United States District Court, E.D. Michigan, Southern Division
ORDER SUMMARILY DISMISSING PETITION FOR A WRIT OF
HABEAS CORPUS UNDER 28 U.S.C. § 2254
M. LAWSON United States District Judge.
Maurice Williams, presently confined at the Macomb
Correctional Facility, Michigan, has filed a pro se
petition for a writ of habeas corpus under 28 U.S.C. §
2254. Williams was convicted in Wayne County, Michigan
circuit court of armed robbery, in violation of Mich. Comp.
Laws § 750.529. On September 9, 2011, he was sentenced
as a fourth habitual offender to life in prison. Williams
filed a claim of appeal arguing, among other things, that the
trial court improperly allowed the prosecutor to amend the
information to raise Williams's habitual offender notice
from second habitual offender to fourth habitual offender
status, and he argued that the trial court erred by departing
from the sentencing guidelines without providing a
substantial and compelling reason to justify the departure.
The Michigan Court of Appeals agreed with Williams and
remanded the matter for resentencing, but otherwise affirmed
his conviction. People v. Williams, 2014 WL 198997
(Mich. Ct. App. Jan. 16, 2014). The state supreme court
denied leave to appeal on June 24, 2014, People v.
Williams, 496 Mich. 859, 847 N.W.2d 632 (2014).
remand, the trial court resentenced Williams as a second
habitual offender within the guideline range. People v.
Williams, 2016 WL 7427110, at *1 (Mich. Ct. App. Dec.
20, 2016). Williams again filed an appeal. Because of a
change in Michigan's sentencing scheme, the Court of
Appeals remanded the case and directed the trial court to
resentence Williams consistent with People v.
Lockridge, 498 Mich. 358; 870 N.W.2d 502 (2015).
Id. at *3. Williams filed an application for leave
to appeal the appellate decision and the matter is currently
pending before the Michigan Supreme Court. According to the
state court docket, Williams has yet to be resentenced.
Williams also filed a motion for relief from judgment on
November 20, 2014, which was denied on March 18, 2015.
petition for habeas corpus is filed, the Court must undertake
a preliminary review of the petition to determine whether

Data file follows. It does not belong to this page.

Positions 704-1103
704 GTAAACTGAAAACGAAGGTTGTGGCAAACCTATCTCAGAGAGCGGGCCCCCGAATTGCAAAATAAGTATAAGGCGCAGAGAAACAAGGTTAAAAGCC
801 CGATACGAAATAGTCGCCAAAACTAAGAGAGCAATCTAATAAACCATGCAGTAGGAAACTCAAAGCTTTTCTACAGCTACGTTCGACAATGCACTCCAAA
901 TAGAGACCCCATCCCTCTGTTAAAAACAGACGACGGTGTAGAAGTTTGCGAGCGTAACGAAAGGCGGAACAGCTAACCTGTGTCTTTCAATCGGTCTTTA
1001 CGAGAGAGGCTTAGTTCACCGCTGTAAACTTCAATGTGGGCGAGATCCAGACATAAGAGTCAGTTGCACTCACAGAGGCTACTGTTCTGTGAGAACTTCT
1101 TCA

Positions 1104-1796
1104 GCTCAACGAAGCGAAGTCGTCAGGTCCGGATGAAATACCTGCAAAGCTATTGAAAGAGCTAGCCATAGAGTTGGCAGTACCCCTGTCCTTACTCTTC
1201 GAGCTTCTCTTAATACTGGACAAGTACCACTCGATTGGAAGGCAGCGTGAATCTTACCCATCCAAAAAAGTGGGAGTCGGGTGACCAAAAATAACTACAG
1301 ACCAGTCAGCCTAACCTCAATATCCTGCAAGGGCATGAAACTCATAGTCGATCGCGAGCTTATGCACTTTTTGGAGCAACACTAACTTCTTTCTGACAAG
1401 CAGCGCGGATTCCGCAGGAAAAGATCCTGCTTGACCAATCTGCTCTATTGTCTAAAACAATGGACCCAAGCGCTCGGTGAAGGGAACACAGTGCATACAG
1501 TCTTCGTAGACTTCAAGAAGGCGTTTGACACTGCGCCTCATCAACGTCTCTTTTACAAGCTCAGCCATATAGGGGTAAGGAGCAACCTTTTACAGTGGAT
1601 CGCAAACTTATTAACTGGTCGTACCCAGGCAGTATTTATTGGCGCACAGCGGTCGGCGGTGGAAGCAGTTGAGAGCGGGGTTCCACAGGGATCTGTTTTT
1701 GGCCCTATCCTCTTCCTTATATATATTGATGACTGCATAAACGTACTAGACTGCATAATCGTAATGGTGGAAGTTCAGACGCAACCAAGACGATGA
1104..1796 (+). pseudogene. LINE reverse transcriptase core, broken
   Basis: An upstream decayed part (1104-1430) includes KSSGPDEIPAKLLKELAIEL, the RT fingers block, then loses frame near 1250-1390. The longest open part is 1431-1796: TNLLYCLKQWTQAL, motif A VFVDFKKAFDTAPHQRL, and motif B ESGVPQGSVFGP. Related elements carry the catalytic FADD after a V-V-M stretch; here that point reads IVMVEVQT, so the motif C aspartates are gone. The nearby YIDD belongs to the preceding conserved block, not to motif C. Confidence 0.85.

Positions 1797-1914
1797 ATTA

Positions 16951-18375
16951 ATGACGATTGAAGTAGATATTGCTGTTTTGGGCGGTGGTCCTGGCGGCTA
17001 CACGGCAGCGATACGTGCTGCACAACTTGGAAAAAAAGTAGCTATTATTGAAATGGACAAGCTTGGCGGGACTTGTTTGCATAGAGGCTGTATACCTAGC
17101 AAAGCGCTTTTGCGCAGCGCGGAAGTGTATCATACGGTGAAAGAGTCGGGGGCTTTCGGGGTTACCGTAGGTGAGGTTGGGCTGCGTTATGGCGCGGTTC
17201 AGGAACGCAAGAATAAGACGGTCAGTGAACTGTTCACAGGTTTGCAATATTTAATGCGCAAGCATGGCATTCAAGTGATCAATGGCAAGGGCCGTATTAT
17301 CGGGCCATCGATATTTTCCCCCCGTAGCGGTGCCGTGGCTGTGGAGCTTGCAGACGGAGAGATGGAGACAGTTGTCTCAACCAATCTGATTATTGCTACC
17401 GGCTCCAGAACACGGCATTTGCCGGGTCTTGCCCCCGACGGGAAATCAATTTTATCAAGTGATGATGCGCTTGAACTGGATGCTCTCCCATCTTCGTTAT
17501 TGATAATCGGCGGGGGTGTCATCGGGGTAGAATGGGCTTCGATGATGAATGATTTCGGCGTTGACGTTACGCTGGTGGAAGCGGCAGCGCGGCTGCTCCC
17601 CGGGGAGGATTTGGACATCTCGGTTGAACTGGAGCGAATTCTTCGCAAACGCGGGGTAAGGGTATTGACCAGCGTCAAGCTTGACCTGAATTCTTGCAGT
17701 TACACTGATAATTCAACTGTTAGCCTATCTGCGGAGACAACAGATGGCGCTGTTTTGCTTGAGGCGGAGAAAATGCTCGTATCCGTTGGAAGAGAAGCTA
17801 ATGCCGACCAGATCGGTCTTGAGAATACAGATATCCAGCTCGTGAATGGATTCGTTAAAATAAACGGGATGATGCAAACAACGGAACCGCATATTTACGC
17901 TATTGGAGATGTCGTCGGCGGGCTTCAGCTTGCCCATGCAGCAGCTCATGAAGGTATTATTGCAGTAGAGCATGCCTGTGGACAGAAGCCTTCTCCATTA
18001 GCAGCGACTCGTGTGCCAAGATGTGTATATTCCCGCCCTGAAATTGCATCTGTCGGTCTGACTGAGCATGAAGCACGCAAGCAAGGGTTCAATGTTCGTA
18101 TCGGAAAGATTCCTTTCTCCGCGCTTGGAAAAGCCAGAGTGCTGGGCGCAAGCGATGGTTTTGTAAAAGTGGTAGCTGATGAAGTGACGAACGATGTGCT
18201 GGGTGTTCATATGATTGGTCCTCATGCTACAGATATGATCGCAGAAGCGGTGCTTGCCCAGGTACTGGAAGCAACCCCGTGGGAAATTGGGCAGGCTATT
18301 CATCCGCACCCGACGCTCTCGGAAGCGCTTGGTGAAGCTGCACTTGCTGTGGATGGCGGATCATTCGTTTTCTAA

“it plainly appears from the face of the petition and
any exhibits annexed to it that the petitioner is not
entitled to relief in the district court.” Rule 4,
Rules Governing § 2254 Cases; see also 28
U.S.C. § 2243. If, after preliminary consideration, the
Court determines that the petitioner is not entitled to
relief, the Court must summarily dismiss the petition.
McFarland v. Scott, 512 U.S. 849, 856 (1994);
Carson v. Burke, 178 F.3d 434, 436 (6th Cir. 1999);
Rules Governing § 2254 Cases, Rule 4. The Court will
dismiss the petition because the petitioner's papers
plainly demonstrate that he is not entitled to relief because
Williams is not seeking review of a final judgment.
See Rule 4, Rules Governing § 2254 Cases.
district court shall entertain an application for a writ of
habeas corpus in behalf of a person in custody pursuant to
the judgment of a State court only on the ground
that he is in custody in violation of the Constitution or
laws or treaties of the United States.” 28 U.S.C.
§ 2254(a) (emphasis added). “‘Final judgment
in a criminal case means sentence. The sentence is the
judgment.'” Burton v. Stewart, 549 U.S.
147, 156 (2007) (quoting Berman v. United States,
302 U.S. 211, 212 (1937)). Once Williams is resentenced, his
sentence will become final after “the conclusion of
direct review or the expiration of the time for seeking such
review.” 28 U.S.C. § 2244(d)(1)(A); Bd. v.
Bradshaw, 805 F.3d 769, 772 (6th Cir. 2015); see
also United States v. Asakevich, 810 F.3d 418, 420 (6th
Cir. 2016) (“‘The criminal proceeding has
ended' - once the [trial] court has entered a final
sentence and conviction and once all appellate avenues have
been explored or lapsed.”) (quoting 3 Charles Alan
Wright et al., Federal Practice and Procedure § 622 (4th
ed. 2015)). Williams's conviction is not final because he
is still awaiting resentencing and direct review is still
available to him.
also filed a motion to stay proceedings and hold his petition
in abeyance to allow him to exhaust a number of claims not
raised in his earlier appeals. A habeas corpus petition must
be filed within one year of the date a prisoner's
conviction becomes final. 28 U.S.C. § 2244(d)(1). As
noted above, Williams's state court conviction has not
become final and therefore the one year time limit to file
his habeas corpus petition has not started. Because the
petitioner is not seeking collateral review of a final state
court judgment, the Court will deny the petition without
prejudice and dismiss his motion to stay as moot.
it is ORDERED that the petitioner's petition for a writ
of habeas corpus is DENIED without prejudice.
further ordered that the petitioner's motion to stay
proceedings and hold petition in ...